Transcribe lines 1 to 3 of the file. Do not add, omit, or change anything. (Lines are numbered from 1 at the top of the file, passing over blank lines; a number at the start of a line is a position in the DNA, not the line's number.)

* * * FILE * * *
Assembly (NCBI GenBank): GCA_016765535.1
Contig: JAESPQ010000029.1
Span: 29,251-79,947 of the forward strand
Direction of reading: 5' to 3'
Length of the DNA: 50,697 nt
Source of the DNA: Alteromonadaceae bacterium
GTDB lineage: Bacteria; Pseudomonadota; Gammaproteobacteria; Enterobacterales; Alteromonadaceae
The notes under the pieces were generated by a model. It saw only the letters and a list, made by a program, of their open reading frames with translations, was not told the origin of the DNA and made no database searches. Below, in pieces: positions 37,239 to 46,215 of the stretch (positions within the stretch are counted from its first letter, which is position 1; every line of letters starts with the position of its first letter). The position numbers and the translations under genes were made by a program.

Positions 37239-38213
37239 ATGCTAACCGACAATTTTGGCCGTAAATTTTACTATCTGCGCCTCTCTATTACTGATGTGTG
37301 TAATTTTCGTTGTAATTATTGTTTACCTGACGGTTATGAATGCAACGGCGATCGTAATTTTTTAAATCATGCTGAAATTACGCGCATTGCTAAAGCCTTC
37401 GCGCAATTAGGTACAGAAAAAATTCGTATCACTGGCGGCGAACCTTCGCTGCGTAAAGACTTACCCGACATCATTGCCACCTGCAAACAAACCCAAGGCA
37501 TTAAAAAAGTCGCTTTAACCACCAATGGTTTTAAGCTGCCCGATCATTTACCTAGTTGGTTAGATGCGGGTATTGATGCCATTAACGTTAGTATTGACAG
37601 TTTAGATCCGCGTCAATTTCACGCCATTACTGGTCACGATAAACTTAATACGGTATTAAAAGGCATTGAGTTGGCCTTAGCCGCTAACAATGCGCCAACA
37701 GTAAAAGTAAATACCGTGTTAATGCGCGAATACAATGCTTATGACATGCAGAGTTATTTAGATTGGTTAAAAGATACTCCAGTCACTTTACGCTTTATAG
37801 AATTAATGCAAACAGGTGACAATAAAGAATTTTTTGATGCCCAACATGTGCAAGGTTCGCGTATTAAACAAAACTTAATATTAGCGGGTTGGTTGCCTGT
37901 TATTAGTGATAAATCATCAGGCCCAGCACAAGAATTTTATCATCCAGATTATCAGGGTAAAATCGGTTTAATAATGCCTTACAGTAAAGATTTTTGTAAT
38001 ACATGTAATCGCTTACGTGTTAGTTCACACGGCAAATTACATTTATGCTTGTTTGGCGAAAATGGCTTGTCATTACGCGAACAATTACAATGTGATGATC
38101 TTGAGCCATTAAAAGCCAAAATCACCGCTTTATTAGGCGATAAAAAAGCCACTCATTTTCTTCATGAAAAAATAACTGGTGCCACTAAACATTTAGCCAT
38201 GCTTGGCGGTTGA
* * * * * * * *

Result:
Assembly (NCBI GenBank): GCA_016765535.1
Contig: JAESPQ010000029.1
Span: 29,251-79,947 of the forward strand